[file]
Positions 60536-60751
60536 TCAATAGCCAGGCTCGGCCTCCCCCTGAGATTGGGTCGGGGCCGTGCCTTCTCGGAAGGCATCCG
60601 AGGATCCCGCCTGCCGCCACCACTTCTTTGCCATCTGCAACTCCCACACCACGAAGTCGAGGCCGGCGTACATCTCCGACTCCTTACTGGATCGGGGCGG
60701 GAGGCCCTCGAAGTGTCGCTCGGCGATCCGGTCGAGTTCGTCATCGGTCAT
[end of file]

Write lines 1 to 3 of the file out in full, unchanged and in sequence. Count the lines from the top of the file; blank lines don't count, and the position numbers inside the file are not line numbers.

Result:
Positions 60536-60751
60536 TCAATAGCCAGGCTCGGCCTCCCCCTGAGATTGGGTCGGGGCCGTGCCTTCTCGGAAGGCATCCG
60601 AGGATCCCGCCTGCCGCCACCACTTCTTTGCCATCTGCAACTCCCACACCACGAAGTCGAGGCCGGCGTACATCTCCGACTCCTTACTGGATCGGGGCGG